A petroleum reservoir is a complicated mixture of porous rock, brine, and hydrocarbon fluids, usually residing underground at depths that prohibit extensive measurement and characterization. Petroleum reservoir engineers face the difficult task of using their understanding of reservoir mechanics to design schemes for recovering hydrocarbons efficiently. In the past decade or so the reservoir engineer’s reliance on mathematical models has grown at a remarkable rate, and, in view of the evolution of many other successful branches of engineering, it seems fair to expect this reliance to continue increasing. This monograph examines several aspects of the development of mathematical reservoir models. Before embarking on technical discussions, though, we shall give a brief, relatively nontechnical survey of how an oil reservoir works.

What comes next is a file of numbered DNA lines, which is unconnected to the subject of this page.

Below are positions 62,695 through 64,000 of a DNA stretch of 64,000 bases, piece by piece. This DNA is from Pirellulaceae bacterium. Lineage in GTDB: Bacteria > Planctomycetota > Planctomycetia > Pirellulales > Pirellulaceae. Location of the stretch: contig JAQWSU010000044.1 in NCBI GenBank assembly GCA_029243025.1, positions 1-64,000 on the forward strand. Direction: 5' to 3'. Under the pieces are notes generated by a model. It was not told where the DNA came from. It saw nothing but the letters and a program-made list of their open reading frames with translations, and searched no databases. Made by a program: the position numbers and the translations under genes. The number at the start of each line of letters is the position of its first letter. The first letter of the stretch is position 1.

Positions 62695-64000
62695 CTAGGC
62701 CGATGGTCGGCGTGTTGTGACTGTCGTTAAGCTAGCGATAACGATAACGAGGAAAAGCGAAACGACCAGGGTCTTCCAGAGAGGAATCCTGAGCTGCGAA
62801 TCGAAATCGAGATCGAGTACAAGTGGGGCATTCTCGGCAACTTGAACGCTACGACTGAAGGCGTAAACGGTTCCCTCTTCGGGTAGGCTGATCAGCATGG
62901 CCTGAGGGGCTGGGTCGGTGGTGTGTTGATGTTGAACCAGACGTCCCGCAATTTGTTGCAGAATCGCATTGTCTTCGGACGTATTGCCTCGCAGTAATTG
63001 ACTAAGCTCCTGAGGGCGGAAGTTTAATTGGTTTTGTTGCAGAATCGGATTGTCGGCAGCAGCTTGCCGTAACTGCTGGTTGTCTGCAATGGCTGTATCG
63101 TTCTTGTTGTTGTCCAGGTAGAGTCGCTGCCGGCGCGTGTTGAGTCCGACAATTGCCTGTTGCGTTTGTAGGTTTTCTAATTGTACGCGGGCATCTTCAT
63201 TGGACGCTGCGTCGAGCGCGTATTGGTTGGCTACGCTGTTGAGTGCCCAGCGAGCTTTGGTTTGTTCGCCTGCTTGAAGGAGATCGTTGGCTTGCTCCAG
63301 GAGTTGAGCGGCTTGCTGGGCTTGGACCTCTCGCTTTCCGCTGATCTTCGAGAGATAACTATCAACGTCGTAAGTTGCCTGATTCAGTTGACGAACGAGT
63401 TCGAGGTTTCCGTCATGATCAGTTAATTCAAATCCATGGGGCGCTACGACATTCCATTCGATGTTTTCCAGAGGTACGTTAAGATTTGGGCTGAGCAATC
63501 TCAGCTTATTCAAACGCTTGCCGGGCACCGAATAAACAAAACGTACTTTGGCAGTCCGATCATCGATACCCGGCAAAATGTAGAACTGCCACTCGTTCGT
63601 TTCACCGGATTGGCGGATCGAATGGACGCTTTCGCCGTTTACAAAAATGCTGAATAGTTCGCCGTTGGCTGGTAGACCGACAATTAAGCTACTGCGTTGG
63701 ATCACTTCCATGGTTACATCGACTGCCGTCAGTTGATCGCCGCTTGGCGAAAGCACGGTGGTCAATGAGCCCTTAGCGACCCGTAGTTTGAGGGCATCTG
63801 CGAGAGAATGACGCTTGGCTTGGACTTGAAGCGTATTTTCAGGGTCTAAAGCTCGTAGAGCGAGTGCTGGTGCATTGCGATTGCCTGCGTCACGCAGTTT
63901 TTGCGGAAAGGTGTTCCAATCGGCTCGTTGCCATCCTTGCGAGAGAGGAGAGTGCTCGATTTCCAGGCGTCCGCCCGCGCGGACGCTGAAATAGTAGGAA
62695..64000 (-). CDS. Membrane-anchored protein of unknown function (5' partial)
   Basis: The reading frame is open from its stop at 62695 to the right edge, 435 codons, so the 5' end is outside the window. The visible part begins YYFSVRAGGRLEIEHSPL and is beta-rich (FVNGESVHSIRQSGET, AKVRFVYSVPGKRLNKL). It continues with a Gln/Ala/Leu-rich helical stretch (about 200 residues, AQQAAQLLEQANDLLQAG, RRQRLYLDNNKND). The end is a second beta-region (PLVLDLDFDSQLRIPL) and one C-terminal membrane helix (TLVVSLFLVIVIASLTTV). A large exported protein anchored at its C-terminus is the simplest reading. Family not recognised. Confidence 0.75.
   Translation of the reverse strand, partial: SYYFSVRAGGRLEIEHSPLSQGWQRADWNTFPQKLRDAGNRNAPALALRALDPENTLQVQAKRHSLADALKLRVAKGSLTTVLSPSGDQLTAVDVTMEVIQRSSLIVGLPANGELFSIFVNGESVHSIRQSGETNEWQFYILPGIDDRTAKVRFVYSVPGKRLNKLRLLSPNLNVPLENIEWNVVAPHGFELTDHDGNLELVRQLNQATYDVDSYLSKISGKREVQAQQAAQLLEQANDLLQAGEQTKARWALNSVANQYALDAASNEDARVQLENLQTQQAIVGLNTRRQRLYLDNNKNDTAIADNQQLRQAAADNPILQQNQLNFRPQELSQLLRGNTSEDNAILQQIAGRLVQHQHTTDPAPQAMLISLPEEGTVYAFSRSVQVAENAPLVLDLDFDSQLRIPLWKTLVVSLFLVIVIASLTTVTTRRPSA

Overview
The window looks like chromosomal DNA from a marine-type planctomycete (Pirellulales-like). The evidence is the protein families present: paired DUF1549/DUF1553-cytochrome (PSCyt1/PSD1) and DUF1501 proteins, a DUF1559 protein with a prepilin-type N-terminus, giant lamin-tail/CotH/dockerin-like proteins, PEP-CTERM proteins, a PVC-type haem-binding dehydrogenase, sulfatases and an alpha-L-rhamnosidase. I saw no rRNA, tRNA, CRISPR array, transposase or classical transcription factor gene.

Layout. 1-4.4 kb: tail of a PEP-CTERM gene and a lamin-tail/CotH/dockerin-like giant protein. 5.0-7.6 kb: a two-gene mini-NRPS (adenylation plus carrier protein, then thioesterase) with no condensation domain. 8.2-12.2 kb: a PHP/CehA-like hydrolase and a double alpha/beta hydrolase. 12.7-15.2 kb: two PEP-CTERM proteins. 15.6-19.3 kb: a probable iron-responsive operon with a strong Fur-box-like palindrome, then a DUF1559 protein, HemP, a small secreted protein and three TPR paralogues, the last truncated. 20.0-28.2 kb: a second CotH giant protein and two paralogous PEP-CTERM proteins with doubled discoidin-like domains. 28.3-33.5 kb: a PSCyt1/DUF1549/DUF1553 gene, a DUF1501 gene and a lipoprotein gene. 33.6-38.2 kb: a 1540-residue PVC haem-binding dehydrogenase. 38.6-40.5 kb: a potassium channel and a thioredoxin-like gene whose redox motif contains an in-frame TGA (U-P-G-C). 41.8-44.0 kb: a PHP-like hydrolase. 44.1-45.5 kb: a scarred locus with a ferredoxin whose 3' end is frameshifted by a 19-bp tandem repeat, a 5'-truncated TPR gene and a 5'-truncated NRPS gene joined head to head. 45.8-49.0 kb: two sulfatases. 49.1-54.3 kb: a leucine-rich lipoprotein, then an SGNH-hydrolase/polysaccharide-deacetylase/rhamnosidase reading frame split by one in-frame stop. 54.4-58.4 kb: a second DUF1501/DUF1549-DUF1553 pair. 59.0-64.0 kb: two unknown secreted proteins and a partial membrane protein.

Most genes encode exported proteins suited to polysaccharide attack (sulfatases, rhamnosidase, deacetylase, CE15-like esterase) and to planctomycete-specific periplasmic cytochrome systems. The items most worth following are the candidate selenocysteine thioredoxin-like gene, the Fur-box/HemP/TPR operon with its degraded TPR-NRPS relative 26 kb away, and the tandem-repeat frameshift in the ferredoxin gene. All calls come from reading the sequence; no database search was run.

Weitere Kapitel dieses Buchs durch Wischen aufrufen
- Basic Mechanics of Oil Reservoir Flows
Myron B. Allen III
- Springer US
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